What these messages have in common is that they compare the
current state of the Earth against a possible future. Simply put,
these appeals aim to convince the audience that drastic action
against climate change must be taken to create a better future
(or to avoid a worse future).
These future comparisons are speculative and often are ac-
companied by propositions to change the socioeconomic status
quo. Conservatives may find such propositions aversive because
they violate the tenants of conservative ideology. Furthermore, if
conservatives associate progressive change with decline (14, 15),
these future-focused messages are unlikely to be convincing. It
Political polarization on important issues can have dire conse-
quences for society, and divisions regarding the issue of climate
change could be particularly catastrophic. Building on research in
social cognition and psychology, we show that temporal com-
parison processes largely explain the political gap in respondents’
attitudes towards and behaviors regarding climate change. We
found that conservatives’proenvironmental attitudes and be-
haviors improved consistently and drastically when we presented
messages that compared the environment today with that of the
past. This research shows how ideological differences can arise
from basic psychological processes, demonstrates how such dif-
ferences can be overcome by framing a message consistent with
these basic processes, and provides a way to market the science
behind climate change more effectively.
Author contributions: M.B. and J.L. designed research; M.B. and J.L. performed research;
M.B. analyzed data; and M.B. and J.L. wrote the paper.
The authors declare no conflict of interest.
This article is a PNAS Direct Submission.
To whom correspondence should be addressed. Email: email@example.com.
This article contains supporting information online at www.pnas.org/lookup/suppl/doi:10.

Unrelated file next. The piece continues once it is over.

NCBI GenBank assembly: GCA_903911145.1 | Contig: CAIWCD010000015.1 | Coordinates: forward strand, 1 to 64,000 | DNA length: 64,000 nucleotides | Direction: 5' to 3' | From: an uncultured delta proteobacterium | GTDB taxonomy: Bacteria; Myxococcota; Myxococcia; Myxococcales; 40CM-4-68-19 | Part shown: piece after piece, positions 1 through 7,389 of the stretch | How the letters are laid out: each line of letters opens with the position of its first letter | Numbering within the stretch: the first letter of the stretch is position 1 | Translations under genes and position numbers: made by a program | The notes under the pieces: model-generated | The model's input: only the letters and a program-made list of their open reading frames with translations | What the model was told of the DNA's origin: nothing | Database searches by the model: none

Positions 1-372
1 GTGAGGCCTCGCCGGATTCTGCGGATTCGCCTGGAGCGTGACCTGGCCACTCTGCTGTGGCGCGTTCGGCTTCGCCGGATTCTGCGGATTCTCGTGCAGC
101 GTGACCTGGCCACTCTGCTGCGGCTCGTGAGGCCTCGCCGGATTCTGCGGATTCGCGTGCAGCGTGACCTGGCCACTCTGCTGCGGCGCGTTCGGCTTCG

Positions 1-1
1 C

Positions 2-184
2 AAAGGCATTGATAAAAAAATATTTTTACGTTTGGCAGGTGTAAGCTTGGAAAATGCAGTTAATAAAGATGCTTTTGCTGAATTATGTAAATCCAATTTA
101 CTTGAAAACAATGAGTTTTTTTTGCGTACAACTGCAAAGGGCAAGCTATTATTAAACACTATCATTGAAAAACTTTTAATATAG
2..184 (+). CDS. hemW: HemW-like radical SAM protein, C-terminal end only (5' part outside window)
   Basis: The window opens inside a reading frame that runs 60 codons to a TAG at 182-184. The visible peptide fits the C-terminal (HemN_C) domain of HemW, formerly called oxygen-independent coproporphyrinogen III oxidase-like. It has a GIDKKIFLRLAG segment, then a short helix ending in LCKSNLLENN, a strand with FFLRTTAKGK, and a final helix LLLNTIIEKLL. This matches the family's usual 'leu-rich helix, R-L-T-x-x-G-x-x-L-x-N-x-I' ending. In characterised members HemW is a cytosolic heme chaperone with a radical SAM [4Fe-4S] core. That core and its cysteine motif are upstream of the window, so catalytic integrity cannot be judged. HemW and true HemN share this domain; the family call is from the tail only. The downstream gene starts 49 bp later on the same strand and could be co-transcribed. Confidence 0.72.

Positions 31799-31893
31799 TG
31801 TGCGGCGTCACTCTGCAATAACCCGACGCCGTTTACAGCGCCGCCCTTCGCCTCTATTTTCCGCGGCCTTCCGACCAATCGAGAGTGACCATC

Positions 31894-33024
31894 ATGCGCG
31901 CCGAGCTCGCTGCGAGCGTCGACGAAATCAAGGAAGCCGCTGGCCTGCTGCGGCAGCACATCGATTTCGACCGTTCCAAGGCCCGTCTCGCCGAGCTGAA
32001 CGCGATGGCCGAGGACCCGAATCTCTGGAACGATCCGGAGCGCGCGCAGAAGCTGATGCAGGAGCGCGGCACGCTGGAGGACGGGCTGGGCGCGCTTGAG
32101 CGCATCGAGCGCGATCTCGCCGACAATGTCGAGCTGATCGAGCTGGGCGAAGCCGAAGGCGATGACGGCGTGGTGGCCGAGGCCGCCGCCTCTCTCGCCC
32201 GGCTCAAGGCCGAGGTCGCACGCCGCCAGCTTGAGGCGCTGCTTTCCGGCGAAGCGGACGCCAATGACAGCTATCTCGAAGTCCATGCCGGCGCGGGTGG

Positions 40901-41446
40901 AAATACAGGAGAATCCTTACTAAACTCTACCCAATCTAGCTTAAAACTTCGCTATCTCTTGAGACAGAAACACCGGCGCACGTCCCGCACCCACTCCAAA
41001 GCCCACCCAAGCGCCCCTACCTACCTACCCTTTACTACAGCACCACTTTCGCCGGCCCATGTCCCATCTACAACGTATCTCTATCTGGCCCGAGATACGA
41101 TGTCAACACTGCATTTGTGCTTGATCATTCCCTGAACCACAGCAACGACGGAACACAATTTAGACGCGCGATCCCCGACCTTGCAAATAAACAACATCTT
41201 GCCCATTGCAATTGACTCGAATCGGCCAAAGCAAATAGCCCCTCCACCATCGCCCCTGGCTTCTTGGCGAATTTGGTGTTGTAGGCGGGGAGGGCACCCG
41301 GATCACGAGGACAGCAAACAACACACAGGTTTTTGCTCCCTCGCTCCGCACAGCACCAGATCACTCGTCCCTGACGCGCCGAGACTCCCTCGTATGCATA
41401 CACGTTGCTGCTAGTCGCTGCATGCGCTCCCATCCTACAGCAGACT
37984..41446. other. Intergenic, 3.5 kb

www.pnas.org/cgi/doi/10.1073/pnas.1610834113 PNAS Early Edition
follows then that conservatives’relatively low support for action
addressing climate change may not result from an inherent dis-
belief in scientific evidence (18) but could be attributed to a lack
of fit between future-focused environmentalist appeals and
conservatives’dominant past-focused temporal orientation.
Reframing the appeals for addressing climate change to fit
conservatives’ideology has proven successful in changing con-
servatives’attitudes and behaviors. For instance, conservatives
expressed more proenvironmental attitudes and behaviors when
doing so was framed as an obligation to one’s nation (19) or
when climate change was described in terms of “contamination”
and “purity”as opposed to “harm”and “care”(20). Conserva-
tives’skepticism about climate change science decreased if the
solution to climate change was described as supporting capital-
ism (21). In other words, conservatives can become more pro-
environmental when being so aligns with morals and values that
are consistent with their world view.
Our approach is similar: Conservatives can become more pro-
environmental when appeals to address climate change are framed
with a past-focused comparison. Conservatives view the past as better
than the present, so an argument that encourages returning to the
past will be appealing. Furthermore, any proposed changes to society
that are rooted in past comparisons should not be hindered by the
uncertainty and decline that conservatives associate with progressive,
or future-focused, changes. Altogether, a past-focused framing may
encourage conservatives to estimate a greater risk of climate change
because the evidence for climate change provided by a past-focused
comparison fits with their predominant cultural outlook. On the other
hand, future-focused messages may lead conservatives to un-
derestimate the risk of climate change because of a misfit between
the framing of evidence and their typical cultural outlook (22).
To test these hypotheses, we recruited participants online via
Amazon Mechanical Turk (MTurk), a web-based tool for recruiting
and paying participants to perform tasks. MTurk samples tend to
produce results that are as valid and reliable as laboratory-based
samples (23) and have been shown to be as representative of the
United States population as other sampling methods used in po-
litical science research (24–26). To avoid the most critical problem
with Mturk samples—nonnaiveté (27)—participants were barred
from taking part in more than one of our studies. We predicted that
past-focused climate messages would be effective in promoting
proenvironmental attitudes and behaviors among conservatives. All